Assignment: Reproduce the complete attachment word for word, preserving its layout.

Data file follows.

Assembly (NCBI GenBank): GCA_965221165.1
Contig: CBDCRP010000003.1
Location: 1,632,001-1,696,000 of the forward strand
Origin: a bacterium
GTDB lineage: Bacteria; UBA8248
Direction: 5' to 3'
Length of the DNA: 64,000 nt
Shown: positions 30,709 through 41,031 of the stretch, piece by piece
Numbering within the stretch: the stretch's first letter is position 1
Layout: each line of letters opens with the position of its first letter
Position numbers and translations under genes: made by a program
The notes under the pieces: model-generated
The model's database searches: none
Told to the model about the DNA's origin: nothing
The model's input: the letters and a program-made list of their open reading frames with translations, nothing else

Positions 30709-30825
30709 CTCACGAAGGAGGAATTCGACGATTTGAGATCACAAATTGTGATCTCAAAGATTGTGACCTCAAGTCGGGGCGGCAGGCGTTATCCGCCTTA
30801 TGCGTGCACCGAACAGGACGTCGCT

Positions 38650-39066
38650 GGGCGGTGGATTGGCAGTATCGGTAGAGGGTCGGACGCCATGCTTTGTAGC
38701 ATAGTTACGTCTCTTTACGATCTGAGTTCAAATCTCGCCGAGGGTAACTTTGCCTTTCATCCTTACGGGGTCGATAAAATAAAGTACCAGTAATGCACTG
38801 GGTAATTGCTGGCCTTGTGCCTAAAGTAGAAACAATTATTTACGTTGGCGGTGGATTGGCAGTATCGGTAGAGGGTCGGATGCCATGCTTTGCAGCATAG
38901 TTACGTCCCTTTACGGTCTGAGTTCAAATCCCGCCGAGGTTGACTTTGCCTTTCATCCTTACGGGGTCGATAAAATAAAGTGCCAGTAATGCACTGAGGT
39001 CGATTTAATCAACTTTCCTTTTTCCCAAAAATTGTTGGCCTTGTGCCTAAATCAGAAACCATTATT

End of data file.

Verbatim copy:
Assembly (NCBI GenBank): GCA_965221165.1
Contig: CBDCRP010000003.1
Location: 1,632,001-1,696,000 of the forward strand
Origin: a bacterium
GTDB lineage: Bacteria; UBA8248
Direction: 5' to 3'
Length of the DNA: 64,000 nt
Shown: positions 30,709 through 41,031 of the stretch, piece by piece
Numbering within the stretch: the stretch's first letter is position 1
Layout: each line of letters opens with the position of its first letter
Position numbers and translations under genes: made by a program
The notes under the pieces: model-generated
The model's database searches: none
Told to the model about the DNA's origin: nothing
The model's input: the letters and a program-made list of their open reading frames with translations, nothing else

Positions 30709-30825
30709 CTCACGAAGGAGGAATTCGACGATTTGAGATCACAAATTGTGATCTCAAAGATTGTGACCTCAAGTCGGGGCGGCAGGCGTTATCCGCCTTA
30801 TGCGTGCACCGAACAGGACGTCGCT

Positions 38650-39066
38650 GGGCGGTGGATTGGCAGTATCGGTAGAGGGTCGGACGCCATGCTTTGTAGC
38701 ATAGTTACGTCTCTTTACGATCTGAGTTCAAATCTCGCCGAGGGTAACTTTGCCTTTCATCCTTACGGGGTCGATAAAATAAAGTACCAGTAATGCACTG
38801 GGTAATTGCTGGCCTTGTGCCTAAAGTAGAAACAATTATTTACGTTGGCGGTGGATTGGCAGTATCGGTAGAGGGTCGGATGCCATGCTTTGCAGCATAG
38901 TTACGTCCCTTTACGGTCTGAGTTCAAATCCCGCCGAGGTTGACTTTGCCTTTCATCCTTACGGGGTCGATAAAATAAAGTGCCAGTAATGCACTGAGGT
39001 CGATTTAATCAACTTTCCTTTTTCCCAAAAATTGTTGGCCTTGTGCCTAAATCAGAAACCATTATT